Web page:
National frameworks to address hate crime in Serbia

This page provides information on the national frameworks to address hate crime in Serbia. The information provided here should be viewed alongside data presented on Serbia's hate crime report page.

Hate crime recording and data collection

The police record incidents committed based on national, racial, and religious bias on the basis of reports gathered by regional police administrations and other organizational units of Serbia's Ministry of Internal Affairs. Incidents are recorded in line with a methodology developed by the Directorate for Analytics in 2004. There is no special database in which hate crimes are recorded, but manual records are used.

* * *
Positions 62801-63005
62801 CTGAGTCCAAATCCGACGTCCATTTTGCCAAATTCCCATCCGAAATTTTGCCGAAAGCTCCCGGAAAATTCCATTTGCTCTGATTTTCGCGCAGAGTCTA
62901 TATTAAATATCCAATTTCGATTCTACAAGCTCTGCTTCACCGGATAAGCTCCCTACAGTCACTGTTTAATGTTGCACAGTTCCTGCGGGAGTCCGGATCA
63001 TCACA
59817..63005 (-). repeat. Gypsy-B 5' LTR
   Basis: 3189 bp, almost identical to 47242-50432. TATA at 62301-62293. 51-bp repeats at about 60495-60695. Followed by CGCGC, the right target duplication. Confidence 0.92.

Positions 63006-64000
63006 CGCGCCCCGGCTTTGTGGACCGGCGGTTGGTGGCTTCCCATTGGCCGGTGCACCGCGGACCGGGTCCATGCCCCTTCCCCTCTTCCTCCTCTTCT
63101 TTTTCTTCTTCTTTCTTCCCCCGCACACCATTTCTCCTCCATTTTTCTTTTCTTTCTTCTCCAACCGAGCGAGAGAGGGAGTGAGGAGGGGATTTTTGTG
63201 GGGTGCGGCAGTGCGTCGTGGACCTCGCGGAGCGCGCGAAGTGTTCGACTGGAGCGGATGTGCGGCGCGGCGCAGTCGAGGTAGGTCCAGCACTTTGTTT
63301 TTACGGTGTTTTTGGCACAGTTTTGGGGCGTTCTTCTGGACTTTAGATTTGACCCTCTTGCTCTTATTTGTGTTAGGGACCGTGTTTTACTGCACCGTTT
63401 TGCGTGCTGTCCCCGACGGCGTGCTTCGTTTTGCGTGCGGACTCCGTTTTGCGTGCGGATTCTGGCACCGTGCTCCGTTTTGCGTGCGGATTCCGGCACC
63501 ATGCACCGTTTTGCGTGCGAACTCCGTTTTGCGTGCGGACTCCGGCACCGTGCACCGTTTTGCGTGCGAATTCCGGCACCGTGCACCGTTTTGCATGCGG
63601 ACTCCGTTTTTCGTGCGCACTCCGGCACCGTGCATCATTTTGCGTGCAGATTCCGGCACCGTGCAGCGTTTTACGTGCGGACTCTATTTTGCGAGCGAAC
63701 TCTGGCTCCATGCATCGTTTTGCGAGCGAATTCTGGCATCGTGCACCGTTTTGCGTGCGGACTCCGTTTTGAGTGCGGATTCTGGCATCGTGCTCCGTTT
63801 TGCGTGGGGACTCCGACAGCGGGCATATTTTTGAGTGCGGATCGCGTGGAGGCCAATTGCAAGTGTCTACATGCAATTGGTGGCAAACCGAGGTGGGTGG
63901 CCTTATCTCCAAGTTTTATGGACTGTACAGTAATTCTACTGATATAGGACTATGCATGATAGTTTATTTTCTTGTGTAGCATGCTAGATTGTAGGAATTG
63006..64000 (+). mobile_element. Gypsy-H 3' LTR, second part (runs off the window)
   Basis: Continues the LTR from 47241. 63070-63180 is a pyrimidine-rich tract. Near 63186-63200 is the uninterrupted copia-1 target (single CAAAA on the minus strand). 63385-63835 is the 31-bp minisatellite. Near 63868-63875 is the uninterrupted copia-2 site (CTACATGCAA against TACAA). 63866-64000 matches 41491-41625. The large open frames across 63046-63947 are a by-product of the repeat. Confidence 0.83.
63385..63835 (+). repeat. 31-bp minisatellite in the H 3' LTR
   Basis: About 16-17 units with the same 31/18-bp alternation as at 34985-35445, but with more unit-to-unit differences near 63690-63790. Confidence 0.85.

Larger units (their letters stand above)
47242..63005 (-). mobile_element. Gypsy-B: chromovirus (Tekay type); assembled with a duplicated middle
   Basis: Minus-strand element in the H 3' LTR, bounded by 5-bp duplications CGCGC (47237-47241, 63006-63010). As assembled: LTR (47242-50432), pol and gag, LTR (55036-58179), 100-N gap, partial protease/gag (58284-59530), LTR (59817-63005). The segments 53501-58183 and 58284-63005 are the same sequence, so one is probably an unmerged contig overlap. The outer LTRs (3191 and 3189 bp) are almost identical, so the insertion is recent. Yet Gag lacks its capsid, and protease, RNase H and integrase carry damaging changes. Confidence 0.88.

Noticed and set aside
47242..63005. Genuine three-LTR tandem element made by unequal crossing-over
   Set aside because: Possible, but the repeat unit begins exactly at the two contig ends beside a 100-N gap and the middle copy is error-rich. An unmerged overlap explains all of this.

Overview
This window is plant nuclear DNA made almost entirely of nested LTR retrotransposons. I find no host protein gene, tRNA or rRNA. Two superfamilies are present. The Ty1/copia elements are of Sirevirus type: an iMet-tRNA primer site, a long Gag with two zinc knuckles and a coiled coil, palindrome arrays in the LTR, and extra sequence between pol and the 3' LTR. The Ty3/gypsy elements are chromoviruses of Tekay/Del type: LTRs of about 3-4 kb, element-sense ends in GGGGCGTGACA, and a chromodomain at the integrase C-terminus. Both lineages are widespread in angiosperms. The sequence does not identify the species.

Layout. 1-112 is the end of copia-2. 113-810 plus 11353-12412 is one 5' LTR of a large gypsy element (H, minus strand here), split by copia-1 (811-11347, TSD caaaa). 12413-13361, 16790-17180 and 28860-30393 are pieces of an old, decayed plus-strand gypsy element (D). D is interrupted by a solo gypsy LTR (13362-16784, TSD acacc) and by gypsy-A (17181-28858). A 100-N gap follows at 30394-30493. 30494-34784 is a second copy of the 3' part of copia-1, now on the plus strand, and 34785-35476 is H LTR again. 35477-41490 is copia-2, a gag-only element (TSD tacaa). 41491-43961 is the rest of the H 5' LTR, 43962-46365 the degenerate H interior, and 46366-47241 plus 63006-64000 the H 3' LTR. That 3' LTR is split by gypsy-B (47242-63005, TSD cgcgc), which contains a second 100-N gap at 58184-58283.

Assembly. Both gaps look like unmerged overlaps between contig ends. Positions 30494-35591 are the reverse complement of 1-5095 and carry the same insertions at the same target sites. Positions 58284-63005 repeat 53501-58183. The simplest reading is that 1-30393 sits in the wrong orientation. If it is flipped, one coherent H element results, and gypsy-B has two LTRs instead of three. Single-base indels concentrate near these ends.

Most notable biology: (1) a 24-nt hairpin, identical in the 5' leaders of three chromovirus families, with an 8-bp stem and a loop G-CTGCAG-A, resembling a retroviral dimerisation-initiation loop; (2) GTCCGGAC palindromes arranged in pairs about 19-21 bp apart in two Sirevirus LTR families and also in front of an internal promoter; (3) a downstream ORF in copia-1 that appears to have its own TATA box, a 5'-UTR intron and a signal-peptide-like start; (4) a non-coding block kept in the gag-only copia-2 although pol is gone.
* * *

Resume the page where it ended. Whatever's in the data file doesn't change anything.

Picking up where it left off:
The recording of hate crimes is conducted in all 83 public prosecutor offices in accordance with official guidelines. There is an instruction that defines record keeping on hate crimes within the meaning of the aggravating circumstance under Article 54a of the Criminal Code, including on providing a specific indication of the motive of the criminal offence. Under the General Compulsory Instruction 4/2018 of 28 September 2018, each Prosecutor's Office includes a prosecutor appointed as a contact point and tasked with collecting information and issuing quarterly reports on activities regarding hate crimes to the Public Prosecutor's Office.

In addition to hate crimes, the Prosecutor's Office records the criminal offences of incitement to ethnic, racial and religious hatred and intolerance (Article 317 of the Criminal Code), racial and other discrimination (Article 387 of the Criminal Code), as well as other criminal offences covered in the Criminal Code.